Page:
In The Old Man and the Sea, what is the meaning of the line "They were as old as erosions in a fishless desert"?

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The simile is trying to get us to visualize Santiago's wizened old hands and what they represent. He's an old man, a fisherman who's been out to sea goodness knows how many times over the course of his life. Inevitably, after all that time and all that fishing, his hands...

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The simile is trying to get us to visualize Santiago's wizened old hands and what they represent. He's an old man, a fisherman who's been out to sea goodness knows how many times over the course of his life. Inevitably, after all that time and all that fishing, his hands will be covered in scars. But not just any old scars. As Hemingway points out, they are

[D]eep-creased scars from handling heavy fish on the cords. But none of these scars were fresh. They were as old as erosions in a fishless desert.

Note the key words here. "Old" emphasizes not just Santiago's age, but how long he's been a fisherman. It also refers to the fact that it's been such a long time since the old man landed a really big fish. And this means that, for Santiago, the sea is now virtually a "fishless desert." Just as the sea has dried up, no longer yielding up its riches, so too has the old man's life. The scars on his hands aren't fresh, because he's no longer fresh; he's not a young man anymore. Santiago's old, gnarled, scar-riddled hands symbolize what he's now become.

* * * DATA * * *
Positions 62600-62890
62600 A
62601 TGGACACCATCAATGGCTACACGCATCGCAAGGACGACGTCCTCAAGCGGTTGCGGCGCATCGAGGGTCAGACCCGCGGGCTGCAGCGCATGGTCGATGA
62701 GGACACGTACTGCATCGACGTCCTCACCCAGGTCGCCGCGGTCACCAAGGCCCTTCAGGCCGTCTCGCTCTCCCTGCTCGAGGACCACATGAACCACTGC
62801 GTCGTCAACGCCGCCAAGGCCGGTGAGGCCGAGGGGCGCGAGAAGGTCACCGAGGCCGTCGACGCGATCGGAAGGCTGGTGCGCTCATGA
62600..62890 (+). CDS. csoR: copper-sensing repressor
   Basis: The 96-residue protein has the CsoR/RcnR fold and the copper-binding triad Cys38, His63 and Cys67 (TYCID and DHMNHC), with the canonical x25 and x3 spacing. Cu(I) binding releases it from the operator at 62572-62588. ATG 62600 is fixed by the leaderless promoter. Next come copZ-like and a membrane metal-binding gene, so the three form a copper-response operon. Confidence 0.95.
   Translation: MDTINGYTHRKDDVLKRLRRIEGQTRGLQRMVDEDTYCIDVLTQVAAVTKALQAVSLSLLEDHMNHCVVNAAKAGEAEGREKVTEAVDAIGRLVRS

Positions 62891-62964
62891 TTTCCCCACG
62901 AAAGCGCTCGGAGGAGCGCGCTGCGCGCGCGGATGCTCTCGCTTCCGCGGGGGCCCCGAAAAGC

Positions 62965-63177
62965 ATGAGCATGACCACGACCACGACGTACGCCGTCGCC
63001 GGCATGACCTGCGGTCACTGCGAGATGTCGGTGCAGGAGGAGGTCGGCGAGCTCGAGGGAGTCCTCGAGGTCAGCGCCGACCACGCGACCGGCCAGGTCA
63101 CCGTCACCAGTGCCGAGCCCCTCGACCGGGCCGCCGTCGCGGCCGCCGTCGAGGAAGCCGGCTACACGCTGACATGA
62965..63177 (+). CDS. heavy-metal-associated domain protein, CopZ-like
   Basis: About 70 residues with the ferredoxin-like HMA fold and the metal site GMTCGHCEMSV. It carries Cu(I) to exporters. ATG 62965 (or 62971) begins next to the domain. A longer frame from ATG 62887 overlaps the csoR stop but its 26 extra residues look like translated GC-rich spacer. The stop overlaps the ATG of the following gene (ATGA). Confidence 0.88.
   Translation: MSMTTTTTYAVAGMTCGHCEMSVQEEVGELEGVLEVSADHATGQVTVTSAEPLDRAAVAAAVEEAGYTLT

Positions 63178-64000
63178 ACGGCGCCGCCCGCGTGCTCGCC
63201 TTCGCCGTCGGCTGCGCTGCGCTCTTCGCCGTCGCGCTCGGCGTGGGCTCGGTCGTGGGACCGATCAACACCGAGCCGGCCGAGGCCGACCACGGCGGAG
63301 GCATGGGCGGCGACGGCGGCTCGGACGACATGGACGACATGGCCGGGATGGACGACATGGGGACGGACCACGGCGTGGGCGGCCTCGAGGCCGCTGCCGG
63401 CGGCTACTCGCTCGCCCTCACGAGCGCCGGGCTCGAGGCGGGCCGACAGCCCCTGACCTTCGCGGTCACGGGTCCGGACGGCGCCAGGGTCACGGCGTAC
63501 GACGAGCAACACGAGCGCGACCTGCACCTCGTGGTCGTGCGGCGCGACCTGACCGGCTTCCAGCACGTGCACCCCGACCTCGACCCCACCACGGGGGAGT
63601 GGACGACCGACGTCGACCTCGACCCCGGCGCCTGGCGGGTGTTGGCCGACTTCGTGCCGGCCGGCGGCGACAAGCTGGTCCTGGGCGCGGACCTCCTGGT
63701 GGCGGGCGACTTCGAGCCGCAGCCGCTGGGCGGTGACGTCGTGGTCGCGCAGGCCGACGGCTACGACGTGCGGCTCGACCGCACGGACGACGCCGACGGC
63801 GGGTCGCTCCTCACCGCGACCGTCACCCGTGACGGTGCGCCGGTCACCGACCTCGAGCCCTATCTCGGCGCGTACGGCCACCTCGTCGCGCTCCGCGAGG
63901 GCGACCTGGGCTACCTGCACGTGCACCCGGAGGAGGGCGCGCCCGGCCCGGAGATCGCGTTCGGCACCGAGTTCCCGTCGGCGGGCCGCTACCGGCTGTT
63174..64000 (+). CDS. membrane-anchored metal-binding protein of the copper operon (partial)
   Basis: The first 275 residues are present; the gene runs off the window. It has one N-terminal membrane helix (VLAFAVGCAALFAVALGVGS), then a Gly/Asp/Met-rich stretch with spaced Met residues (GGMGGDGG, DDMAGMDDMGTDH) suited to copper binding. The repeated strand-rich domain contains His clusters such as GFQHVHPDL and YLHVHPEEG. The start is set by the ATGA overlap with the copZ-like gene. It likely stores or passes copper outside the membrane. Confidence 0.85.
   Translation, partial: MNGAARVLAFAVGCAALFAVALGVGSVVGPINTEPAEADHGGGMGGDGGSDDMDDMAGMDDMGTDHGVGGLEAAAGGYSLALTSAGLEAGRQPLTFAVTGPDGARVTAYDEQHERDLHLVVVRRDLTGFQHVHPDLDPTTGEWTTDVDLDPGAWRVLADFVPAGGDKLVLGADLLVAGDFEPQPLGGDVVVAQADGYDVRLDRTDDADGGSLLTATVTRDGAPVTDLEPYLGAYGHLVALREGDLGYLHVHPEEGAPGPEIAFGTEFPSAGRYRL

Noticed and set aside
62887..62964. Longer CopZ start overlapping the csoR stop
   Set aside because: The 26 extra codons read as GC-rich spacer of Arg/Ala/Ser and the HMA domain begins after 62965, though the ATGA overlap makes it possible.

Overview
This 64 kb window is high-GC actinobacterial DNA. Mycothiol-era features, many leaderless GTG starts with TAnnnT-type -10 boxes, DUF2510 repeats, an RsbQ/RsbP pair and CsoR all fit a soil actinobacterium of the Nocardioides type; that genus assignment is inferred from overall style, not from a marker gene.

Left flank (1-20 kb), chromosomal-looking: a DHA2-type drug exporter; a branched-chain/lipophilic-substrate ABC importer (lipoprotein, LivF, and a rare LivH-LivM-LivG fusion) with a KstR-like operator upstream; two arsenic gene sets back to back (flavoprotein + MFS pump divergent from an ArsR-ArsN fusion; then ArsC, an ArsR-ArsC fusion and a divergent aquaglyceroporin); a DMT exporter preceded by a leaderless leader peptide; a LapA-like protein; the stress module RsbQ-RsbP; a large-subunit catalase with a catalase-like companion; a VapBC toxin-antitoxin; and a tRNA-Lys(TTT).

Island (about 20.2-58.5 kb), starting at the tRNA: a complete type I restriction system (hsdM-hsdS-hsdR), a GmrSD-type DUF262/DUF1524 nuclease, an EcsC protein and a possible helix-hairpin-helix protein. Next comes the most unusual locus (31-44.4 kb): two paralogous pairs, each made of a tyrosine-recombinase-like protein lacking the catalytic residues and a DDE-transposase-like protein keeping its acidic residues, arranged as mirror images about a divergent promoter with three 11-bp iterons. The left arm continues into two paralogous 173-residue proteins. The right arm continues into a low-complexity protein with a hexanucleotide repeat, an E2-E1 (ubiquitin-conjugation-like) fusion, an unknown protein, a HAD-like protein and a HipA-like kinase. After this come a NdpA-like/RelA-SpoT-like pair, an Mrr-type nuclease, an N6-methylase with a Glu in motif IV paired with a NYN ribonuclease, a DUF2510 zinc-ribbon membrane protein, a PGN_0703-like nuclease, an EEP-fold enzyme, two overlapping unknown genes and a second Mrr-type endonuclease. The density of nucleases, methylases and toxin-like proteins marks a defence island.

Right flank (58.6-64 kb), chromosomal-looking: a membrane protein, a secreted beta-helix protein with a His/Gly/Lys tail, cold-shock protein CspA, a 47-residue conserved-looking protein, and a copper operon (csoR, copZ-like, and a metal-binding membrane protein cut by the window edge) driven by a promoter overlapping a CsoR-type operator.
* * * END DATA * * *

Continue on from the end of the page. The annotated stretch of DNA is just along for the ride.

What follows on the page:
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This line ends the second paragraph, describing Santiago's physical appearance. It and the other descriptors serve to show Santiago's age and the way his experiences have shaped his personality and his face:

The old man was thin and gaunt with deep wrinkles in the back of his neck... The blotches ran well down the sides of his face and his hands had the deep-creased scars from handling heavy fish on the cords. But none of these scars were fresh. They were as old as erosions in a fishless desert.
(Hemingway, The Old Man and the Sea, Google Books)

The reference to "erosion in a fishless desert" is a metaphor that capitalizes on both Santiago's age and his profession. Santiago is old, and the scars and wrinkles in his face and hands are the result of a long association with the sea. Erosion is usually a result of water; while desert sands can erode from wind, this more likely refers to the old oceans that used to cover many deserts, and the eroded bedrock underneath the sands. Those erosions have been there since there were fish in the desert: a very long time ago. Similarly, Santiago's "erosions" started when he was young, and are now as old as the life he has spent on the water.

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